But starts and completions in London have slowed, according to new data


A record number of tall buildings are under construction in the capital, according to New London Architecture.

The fifth London Tall Buildings Survey, carried out by New London Architecture (NLA) and property consultants GL Hearn, said there were 115 schemes that go higher than 20 storeys currently being built across the capital.

Despite signs of a slowdown, the findings for 2017 show London has 510 towers in the pipeline, including the 115 that are under construction, compared to 455 and 91 respectively, in 2016.

Since the first report in 2014, 122 tall buildings have been completed and a further 96 are expected to be finished during the next two years.

Peter Murray, chairman of New London Architecture said: “We continue to see a steady increase in the number of tall buildings coming forward and with London’s population continuing to increase and the demand for new homes only getting higher, our view remains that that well designed tall buildings, in the right place, are part of the solution.

“Uncertainties and challenges to deliver these tall buildings remain, which is perhaps why we are seeing a slight slowdown in the in the number of applications, construction starts and completions. However our reports over the past five years show us in the right places. Towers allow us to use the finite resource of land very efficiently.”

More than 90%, or 458, of the tall buildings coming forward are residential and have the potential to deliver 106,000 new homes.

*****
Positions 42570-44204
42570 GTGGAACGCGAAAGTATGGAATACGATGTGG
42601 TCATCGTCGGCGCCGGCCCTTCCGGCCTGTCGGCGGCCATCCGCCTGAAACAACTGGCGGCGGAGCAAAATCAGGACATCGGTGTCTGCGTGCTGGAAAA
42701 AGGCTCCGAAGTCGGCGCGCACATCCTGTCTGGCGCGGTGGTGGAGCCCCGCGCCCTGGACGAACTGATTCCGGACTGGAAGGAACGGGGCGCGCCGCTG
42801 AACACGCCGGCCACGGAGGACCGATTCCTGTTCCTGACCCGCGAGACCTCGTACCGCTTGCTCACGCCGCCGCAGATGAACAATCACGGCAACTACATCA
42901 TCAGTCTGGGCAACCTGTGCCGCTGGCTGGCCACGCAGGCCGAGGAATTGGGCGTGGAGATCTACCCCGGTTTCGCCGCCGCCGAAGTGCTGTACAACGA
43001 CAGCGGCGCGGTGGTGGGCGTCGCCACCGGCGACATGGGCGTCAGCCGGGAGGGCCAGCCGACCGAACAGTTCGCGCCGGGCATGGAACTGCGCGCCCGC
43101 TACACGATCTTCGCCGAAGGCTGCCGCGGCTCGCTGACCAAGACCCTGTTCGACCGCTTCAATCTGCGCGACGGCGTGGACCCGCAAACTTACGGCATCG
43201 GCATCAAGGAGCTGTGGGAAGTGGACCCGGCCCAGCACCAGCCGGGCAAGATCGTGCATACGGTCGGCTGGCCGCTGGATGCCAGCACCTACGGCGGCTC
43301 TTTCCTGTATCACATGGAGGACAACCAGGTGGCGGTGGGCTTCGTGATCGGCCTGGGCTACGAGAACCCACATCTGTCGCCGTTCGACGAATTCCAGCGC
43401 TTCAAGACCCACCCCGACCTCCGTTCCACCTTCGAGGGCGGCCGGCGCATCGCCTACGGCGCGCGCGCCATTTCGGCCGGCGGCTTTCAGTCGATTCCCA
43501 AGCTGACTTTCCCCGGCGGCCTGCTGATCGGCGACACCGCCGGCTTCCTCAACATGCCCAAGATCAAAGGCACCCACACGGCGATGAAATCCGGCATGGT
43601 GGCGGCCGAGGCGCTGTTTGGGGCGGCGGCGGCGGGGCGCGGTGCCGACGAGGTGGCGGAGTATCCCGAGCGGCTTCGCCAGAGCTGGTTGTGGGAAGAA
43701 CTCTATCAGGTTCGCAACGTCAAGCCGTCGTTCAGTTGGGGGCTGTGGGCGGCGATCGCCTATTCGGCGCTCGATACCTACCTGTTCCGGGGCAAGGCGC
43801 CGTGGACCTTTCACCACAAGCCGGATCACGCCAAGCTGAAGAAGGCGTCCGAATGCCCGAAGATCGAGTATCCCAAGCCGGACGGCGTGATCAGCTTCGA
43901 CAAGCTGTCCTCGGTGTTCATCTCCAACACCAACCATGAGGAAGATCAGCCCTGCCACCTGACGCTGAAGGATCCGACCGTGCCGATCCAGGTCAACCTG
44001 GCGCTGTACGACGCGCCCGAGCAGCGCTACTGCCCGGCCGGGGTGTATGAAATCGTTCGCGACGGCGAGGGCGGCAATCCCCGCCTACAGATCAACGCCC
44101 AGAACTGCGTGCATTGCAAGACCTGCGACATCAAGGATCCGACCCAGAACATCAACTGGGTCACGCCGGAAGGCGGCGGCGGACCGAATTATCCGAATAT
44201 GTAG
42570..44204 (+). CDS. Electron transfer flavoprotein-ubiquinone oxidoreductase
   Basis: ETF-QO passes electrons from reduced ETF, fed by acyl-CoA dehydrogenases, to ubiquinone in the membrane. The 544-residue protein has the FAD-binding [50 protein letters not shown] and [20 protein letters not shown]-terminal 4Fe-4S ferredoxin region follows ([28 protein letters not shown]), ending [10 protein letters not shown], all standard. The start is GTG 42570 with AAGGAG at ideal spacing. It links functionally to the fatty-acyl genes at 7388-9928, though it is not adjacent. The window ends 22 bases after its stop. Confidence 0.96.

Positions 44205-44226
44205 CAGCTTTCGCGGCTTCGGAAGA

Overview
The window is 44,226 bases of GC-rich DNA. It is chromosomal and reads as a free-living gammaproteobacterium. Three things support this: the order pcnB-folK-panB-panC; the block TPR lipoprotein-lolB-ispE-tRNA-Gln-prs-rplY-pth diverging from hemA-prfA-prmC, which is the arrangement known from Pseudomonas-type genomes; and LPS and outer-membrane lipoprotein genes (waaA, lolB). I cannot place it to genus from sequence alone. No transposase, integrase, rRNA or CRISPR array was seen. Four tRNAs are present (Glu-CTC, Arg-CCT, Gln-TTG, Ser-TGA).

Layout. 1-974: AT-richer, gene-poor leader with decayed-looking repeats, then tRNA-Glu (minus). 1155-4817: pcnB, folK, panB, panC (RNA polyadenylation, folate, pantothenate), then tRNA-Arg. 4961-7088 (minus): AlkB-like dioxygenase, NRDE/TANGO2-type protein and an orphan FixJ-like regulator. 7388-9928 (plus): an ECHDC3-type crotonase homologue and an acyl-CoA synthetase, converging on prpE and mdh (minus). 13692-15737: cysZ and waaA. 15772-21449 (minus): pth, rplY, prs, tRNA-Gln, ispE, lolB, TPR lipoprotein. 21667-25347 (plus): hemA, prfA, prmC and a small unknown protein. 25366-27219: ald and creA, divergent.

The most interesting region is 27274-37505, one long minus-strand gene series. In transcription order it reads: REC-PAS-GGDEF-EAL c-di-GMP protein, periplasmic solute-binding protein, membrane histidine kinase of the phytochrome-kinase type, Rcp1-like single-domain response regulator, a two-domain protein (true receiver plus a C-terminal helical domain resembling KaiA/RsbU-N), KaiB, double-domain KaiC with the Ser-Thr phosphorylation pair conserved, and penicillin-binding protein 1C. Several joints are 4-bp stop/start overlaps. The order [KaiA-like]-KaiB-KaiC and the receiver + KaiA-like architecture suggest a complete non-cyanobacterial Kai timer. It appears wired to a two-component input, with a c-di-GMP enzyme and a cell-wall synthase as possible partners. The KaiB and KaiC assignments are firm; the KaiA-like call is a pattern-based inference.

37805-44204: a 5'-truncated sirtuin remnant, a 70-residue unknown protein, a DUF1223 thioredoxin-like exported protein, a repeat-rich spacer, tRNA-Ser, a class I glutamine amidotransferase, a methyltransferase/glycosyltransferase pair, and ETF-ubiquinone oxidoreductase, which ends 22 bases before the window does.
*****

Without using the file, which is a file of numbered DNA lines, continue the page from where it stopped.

The build to rent sector has significantly increased its stake in the tall tower sector, with data showing that 30% of the proposed schemes in 2017 were build to rent, compared with none in 2013.

The rate of applications was down 10% from 2016 and 35% from 2015, although this was considered a “bumper” year due to the application of Greenwich Peninsula for more than 40 tall buildings.

Completions also dipped, with only 18 tall buildings finished in 2017, representing a 30% drop from 2016 when 26 were completed.

There was also a 25% fall in the number of tall buildings coming out of the ground, with work only starting on 40 projects in 2017.

Almost a third of the entire pipeline is in outer London, in zones three, four and five, particularly in opportunity areas and around transport connections, which are considered suitable locations for tall buildings in principal.

Bromley and Waltham Forest have tall buildings in the pipeline for the first time. This leaves just seven boroughs without any towers – Bexley, Enfield, Havering, Hillingdon, Merton, Kensington and Chelsea, and Richmond.

Looking ahead NLA said it expected locations like Bexley Riverside (Bexley), Meridian Water (Enfield), Hayes (Hillingdon), Kensal Rise (Kensington and Chelsea) and Mordon (Merton) to see some tall buildings proposed in the future given the nature of these locations.

NLA also expected Crossrail to act as a catalyst in bringing forward development along its route, especially in outer boroughs such as Ealing, Redbridge and Newham.